The researchers found that missense variants in PRNP previously reported to be pathogenic are at least 30 times more common in the population than expected on the basis of genetic prion disease prevalence, and while some of this excess can be attributed to benign variants falsely assigned as pathogenic, others have genuine effects on disease susceptibility. In all, PRNP variants confer an estimated lifetime risks ranging from less than 1 percent to 100 percent, depending on the type and site of the mutation.
The team looked specifically at missense variations which occur when a change in a single nucleotide encodes for an abnormal protein, in this case PRNP.
The probability that a carrier of a suspected disease-causing genotype will develop disease has generally been, and continues to be uncharted territory, said Minikel, but researchers are increasingly developing a better understanding of penetrance.
“Although the number of individuals and the depth of available phenotype data were limited, and the lifetime inactivation of a gene is an imperfect model of the effects of pharmacological depletion of the gene product, the data provide preliminary evidence that a reduction in PRNP dosage, if achievable in patients, is likely to be tolerated,” said Minikel.
In the general population, of all persons with these variants, most will not develop prion disease and only one half of individuals with a family member who develop disease have penetrant versions.
“For most individuals there is only a very small risk, however there are those with much higher risk,” he noted.
Increasingly large exome sequencing data sets will soon enable researchers to test whether the same is true of other genes currently being targeted in substrate-reduction therapeutic approaches for other protein-misfolding disorders, he continued.
“Together, our findings highlight the value of large reference data sets of human genetic variation for informing both genetic counseling and therapeutic strategy. I hope that what we have done might be possible with other genetic dominant neurodegenerative diseases, and that we will see more efforts like this,” Minkel told Neurology Today.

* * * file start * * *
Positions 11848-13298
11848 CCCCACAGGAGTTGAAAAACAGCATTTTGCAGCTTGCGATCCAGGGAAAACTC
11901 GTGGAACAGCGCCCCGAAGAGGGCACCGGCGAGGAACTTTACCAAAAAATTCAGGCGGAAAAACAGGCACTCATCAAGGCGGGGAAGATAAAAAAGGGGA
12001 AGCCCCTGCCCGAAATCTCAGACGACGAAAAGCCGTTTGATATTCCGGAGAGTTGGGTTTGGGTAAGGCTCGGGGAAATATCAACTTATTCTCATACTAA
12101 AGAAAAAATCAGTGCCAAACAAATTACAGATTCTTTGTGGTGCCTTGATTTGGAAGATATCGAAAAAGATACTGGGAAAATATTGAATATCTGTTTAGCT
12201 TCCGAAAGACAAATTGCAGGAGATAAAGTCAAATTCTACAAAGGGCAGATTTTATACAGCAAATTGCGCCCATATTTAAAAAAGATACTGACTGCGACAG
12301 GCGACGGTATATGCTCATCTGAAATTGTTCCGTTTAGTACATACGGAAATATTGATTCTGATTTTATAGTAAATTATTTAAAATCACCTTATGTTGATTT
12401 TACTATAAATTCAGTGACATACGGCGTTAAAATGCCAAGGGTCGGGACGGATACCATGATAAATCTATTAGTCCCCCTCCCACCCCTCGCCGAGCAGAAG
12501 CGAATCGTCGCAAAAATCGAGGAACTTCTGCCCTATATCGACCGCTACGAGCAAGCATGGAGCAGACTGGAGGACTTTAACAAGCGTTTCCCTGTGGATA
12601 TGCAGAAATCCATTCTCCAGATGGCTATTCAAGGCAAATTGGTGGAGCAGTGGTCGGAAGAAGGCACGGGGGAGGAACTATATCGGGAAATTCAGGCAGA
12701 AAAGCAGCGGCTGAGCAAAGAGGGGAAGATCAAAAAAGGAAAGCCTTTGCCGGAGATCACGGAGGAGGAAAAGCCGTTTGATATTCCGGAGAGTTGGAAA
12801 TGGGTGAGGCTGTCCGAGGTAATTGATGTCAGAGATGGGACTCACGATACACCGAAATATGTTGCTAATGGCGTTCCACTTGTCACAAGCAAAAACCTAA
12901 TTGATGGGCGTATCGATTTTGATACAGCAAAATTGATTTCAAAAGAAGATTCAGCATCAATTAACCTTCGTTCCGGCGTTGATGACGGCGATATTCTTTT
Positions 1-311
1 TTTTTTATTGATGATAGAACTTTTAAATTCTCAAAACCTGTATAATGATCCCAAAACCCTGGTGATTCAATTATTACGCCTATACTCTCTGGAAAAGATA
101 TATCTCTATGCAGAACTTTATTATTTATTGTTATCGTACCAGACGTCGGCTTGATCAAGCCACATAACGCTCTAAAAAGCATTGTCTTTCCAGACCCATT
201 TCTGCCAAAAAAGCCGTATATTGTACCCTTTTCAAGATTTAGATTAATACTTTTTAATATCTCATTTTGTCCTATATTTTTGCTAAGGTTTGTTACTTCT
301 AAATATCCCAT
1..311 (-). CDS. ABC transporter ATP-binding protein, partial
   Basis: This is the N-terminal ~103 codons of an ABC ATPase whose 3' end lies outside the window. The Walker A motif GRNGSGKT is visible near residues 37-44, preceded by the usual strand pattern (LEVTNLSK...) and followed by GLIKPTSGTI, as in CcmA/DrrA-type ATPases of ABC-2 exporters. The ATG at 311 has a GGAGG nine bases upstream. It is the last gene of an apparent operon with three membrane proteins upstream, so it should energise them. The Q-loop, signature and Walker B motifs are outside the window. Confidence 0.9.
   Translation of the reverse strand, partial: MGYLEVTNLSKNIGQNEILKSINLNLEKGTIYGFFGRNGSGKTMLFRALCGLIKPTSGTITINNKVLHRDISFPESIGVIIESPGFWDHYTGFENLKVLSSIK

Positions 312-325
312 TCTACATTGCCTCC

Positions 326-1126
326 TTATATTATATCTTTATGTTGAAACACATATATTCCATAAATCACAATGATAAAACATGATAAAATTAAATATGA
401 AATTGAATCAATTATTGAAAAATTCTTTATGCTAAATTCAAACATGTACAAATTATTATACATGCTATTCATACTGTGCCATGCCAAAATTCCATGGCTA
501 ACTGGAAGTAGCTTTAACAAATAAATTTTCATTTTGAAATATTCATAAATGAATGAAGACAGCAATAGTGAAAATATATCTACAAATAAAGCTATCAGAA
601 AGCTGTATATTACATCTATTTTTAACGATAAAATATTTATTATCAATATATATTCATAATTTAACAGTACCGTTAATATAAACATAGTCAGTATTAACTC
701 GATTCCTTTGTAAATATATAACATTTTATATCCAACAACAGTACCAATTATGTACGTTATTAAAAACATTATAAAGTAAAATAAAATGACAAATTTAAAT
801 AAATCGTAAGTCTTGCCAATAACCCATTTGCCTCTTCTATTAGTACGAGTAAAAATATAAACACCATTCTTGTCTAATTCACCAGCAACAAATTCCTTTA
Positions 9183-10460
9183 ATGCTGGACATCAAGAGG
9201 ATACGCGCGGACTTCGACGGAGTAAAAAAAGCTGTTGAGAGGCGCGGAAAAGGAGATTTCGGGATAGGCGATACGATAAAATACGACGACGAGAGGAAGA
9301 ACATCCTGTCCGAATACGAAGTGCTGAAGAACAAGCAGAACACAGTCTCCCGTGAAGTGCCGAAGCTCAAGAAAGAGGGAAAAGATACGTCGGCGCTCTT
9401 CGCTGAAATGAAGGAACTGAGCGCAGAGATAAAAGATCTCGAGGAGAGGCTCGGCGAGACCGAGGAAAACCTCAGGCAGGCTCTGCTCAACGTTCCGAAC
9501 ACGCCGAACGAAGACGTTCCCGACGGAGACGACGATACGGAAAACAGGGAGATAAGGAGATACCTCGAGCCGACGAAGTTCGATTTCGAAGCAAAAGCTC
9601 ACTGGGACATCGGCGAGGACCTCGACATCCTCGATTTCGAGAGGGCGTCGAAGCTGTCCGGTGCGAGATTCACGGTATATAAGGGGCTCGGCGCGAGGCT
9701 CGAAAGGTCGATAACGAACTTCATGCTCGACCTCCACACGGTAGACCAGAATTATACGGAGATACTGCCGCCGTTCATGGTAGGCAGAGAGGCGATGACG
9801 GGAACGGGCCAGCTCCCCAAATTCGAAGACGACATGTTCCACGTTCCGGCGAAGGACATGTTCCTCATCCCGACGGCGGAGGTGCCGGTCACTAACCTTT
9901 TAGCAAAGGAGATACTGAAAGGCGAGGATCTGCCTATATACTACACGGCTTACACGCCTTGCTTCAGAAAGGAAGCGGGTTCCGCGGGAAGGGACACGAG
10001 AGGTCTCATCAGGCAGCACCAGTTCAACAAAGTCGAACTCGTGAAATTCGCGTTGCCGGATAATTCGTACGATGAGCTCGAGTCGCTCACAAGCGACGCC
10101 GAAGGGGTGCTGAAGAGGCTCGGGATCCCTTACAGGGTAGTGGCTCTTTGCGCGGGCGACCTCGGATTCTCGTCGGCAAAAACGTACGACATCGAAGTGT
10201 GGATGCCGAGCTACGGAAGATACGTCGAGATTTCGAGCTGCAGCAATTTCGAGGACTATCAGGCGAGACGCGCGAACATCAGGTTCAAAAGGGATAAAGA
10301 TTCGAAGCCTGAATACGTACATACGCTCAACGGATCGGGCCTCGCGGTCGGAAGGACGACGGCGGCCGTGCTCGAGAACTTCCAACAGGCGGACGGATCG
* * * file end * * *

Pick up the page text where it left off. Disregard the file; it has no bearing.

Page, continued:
“We did not predict that we would discover these findings because all PRNP variants were thought to convey pathogenic risk. For 10 years or so, researchers have been investigating ways to address PRNP using small molecules to counter expression of PRNP and tests in mice gave shown they can reduce protein levels, which is also promising. As exome data sets increase, we will get more information about PRNP phenotypes and penetrance.”
James Mastrianni, MD, PhD, an associate professor of neurology and director of the Center for Comprehensive Care & Research on Memory Disorders at the University of Chicago, told Neurology Today that the findings are important for several reasons.
“The paper highlights a key problem associated with genetic studies of rare disorders like prion disease,” said Dr. Mastrianni, the Helen McLoraine Neuroscientist at the Brain Research Foundation, a public, nonprofit, charitable organization that provides funding for investigators.
“Although, only a handful of mutations of the PRNP are clearly causal, based on linkage analysis, there are well over 30 rare mutations of PRNP that have been associated with disease and are often considered causal, but family history is either lacking or spotty. Some mutations even appear to be age-dependent, often appearing in patients who develop CJD late in life.”
He said that Minikel and his colleagues took advantage of newly available large genetic databases and found a much higher prevalence of some mutations in control populations that would be expected in such a rare disease.
“They then assigned some much needed lifetime risk numbers, which could be valuable in genetic counseling. The study is an important reminder to those in the field that caution is advised about casually assigning cause to a genetic variant of a rare disease,” he stated.
“The investigators' incidental recognition of a few asymptomatic individuals with heterozygous loss-of-function due to PRNP variants also gives hope to those of us who are applying RNA interference to knock down expression of the mutates allele as a potential therapy for genetic prion disease.”